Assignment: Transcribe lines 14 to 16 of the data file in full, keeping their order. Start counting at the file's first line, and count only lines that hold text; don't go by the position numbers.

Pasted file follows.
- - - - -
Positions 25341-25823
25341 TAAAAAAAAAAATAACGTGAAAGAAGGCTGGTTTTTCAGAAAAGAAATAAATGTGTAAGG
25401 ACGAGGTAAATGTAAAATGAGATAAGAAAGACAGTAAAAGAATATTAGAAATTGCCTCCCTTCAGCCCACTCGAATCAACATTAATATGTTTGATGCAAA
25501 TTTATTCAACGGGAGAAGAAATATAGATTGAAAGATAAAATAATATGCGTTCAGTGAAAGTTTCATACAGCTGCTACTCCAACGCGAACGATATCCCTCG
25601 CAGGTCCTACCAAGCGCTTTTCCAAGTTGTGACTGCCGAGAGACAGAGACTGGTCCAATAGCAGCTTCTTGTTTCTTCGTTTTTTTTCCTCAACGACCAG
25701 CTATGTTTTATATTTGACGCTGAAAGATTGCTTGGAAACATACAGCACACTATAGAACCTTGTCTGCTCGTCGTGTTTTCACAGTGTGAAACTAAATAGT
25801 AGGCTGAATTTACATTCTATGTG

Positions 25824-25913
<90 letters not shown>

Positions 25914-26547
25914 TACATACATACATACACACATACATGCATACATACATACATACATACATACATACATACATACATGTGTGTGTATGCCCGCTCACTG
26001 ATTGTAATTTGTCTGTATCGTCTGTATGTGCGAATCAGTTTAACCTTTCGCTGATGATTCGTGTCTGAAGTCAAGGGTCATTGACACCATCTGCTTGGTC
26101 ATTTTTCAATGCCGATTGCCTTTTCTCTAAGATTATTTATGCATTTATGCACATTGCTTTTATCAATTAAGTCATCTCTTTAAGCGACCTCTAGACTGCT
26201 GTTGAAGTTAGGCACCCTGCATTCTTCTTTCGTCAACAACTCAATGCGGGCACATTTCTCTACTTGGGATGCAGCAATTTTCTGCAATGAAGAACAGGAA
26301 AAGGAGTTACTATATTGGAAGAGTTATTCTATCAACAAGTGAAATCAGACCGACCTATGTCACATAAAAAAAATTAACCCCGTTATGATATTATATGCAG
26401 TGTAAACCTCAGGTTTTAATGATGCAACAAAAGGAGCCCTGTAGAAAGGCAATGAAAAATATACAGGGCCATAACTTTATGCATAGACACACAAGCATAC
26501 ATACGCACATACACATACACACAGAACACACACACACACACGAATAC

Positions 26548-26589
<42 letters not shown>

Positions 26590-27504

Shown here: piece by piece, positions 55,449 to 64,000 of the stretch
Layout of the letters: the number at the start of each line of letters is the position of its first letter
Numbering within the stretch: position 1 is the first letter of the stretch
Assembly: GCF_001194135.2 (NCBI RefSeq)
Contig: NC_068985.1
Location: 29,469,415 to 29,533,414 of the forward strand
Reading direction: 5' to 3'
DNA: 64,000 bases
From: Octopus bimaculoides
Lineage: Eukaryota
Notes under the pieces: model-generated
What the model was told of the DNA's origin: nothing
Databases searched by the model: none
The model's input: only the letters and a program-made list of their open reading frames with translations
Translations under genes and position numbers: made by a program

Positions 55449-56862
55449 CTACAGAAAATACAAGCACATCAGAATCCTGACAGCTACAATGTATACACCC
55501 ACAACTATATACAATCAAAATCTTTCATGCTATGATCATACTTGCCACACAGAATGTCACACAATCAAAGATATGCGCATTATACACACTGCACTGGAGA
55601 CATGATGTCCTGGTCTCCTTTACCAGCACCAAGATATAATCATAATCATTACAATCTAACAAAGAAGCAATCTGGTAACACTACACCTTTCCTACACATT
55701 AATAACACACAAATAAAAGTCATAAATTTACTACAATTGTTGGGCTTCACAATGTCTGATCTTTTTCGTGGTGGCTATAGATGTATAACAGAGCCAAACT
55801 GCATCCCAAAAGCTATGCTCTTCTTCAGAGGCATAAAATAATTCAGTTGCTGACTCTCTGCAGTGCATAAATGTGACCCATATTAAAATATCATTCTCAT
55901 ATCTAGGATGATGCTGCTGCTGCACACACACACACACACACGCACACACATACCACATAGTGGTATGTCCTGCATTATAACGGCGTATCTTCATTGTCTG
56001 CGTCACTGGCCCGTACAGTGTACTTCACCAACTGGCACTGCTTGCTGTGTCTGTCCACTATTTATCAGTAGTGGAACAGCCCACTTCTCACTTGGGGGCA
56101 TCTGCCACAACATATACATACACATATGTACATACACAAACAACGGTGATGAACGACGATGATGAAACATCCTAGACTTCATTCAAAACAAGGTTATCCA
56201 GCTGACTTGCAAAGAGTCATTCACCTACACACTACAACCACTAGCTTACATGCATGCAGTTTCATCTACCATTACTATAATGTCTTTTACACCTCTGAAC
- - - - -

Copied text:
26201 GTTGAAGTTAGGCACCCTGCATTCTTCTTTCGTCAACAACTCAATGCGGGCACATTTCTCTACTTGGGATGCAGCAATTTTCTGCAATGAAGAACAGGAA
26301 AAGGAGTTACTATATTGGAAGAGTTATTCTATCAACAAGTGAAATCAGACCGACCTATGTCACATAAAAAAAATTAACCCCGTTATGATATTATATGCAG
26401 TGTAAACCTCAGGTTTTAATGATGCAACAAAAGGAGCCCTGTAGAAAGGCAATGAAAAATATACAGGGCCATAACTTTATGCATAGACACACAAGCATAC